Most of our socks have a reinforced toe and girdle. We are working on introducing a 3D design in all our products to avoid running stitches. Our labels are also woven from yarns in recycled fibre.
All our factories and suppliers are quality and environmentally certified according to OEKO-TEX Steps, which guarantees continuity and traceability all the way from the raw material to the finished, packaged product. It also ensures that the chemicals necessary for dyeing and fixating etc. are approved in accordance with the REACH Regulation. No chemicals are used that are on the Swedish Chemicals Agency's list of prohibited chemicals or on the phase-out list. OEKO-TEX 100 ensures that no chemicals are harmful to the skin. All our suppliers have a zero-waste policy, which means that through production and material planning and careful quality assurance, material and other waste is prevented. Should there be any waste in the yarn production, the material goes back into production as recycling. The goal is that no trash should be sent to landfills or incineration plants, and not used for filling stock. All yarns are recycled from trash, which saves water and energy.
We use as
little packaging as possible.
packaging is as lightweight as possible and made from recycled paper. Where we
can, we try to remove it completely. For example, products sold through the
website come in less packaging because they do not require the same amount as
products that are sold in stores. We do not use any plastic in any of our
We also work
actively to minimize packaging during transportation. Both during transportation
from the manufacturing country to Sweden, as well as in distribution to our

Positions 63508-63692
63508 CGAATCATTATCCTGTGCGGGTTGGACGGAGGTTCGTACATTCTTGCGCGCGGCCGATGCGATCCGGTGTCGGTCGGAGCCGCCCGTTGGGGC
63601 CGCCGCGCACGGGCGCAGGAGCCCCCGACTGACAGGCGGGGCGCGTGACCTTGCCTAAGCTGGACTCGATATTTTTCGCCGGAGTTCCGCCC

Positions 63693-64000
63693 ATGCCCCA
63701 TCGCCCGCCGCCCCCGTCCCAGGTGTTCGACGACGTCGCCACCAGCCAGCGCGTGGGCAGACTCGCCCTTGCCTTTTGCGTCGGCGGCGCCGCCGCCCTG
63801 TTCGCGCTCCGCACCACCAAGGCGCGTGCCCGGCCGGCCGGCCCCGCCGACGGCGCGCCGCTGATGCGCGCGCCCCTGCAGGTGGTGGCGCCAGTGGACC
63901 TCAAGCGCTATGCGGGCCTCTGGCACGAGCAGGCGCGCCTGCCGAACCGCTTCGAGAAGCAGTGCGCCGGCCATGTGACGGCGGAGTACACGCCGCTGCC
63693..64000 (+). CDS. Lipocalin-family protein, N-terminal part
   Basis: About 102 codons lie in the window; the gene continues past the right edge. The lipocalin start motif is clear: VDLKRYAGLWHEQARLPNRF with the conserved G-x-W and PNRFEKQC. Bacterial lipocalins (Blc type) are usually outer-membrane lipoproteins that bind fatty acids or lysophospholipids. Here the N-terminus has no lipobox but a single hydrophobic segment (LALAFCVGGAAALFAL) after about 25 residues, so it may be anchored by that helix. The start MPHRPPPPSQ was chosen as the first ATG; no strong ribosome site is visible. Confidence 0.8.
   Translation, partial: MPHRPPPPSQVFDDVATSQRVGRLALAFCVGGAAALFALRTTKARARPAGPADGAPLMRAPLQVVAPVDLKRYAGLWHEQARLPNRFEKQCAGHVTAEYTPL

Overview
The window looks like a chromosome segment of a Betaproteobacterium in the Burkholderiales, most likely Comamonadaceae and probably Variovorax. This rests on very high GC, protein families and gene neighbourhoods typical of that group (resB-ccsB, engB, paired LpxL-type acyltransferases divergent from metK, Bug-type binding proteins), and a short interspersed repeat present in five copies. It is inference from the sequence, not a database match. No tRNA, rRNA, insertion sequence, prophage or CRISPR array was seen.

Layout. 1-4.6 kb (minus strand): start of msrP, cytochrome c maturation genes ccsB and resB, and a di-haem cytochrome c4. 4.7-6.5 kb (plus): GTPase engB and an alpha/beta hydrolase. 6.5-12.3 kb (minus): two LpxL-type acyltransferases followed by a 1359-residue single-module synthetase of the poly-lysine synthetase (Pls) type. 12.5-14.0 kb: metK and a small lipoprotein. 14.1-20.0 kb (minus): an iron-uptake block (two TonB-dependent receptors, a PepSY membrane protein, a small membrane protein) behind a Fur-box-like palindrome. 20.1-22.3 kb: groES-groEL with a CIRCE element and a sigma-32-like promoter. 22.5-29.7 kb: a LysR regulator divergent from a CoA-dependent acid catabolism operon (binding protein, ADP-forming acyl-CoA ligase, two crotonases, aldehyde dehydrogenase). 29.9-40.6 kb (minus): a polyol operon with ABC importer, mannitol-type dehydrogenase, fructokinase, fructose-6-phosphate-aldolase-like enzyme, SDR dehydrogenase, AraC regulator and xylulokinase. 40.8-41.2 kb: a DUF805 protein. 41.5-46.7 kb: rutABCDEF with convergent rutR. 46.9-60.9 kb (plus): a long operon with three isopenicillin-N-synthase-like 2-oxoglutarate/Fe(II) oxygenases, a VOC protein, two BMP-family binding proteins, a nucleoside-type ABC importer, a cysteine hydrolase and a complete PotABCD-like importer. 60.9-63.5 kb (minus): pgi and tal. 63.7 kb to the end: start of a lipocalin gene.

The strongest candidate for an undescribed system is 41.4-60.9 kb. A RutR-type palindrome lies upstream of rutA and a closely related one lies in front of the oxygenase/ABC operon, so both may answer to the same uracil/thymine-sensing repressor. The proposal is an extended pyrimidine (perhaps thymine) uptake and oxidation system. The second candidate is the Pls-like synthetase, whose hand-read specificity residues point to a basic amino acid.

All modes of transport
are chosen with care. We use trains as much as possible for our larger
deliveries. In Sweden, we use PostNord for delivery to consumers. As PostNord delivers
other products already, it is the most environmentally efficient alternative.
We all know
that far too much textile is thrown away. We also know that current collection and
recovery methods are not commercially sustainable, and that combustion of
synthetic materials is not an environmentally sustainable alternative.
We have tried
to create our own recycling program, but it is difficult to find options that
work. We still aim for a full recycling process in the near future, following
the development in waste management, collection and possible recycling methods
with great interest.
Environmental Protection Agency proposes new goals that specify what change is
needed to create a more sustainable textile consumption and waste management.
There are generational goals that suggest:
• The amount
of textile waste in residual waste should be reduced by 60% by 2025
• By 2025, 90%
of separately collected textile waste must be prepared for reuse or recycled
into new textiles.
environmental benefits of material recycling increase by optimizing parameters
materials replacing virgin materials
• the energy
demand in production being met by a non-fossil energy source
for separating mixed materials being developed and streamlined
actively monitoring these developments and applying them where we can, while
continuing to look carefully at our own business at every stage and developing
our knowledge in these areas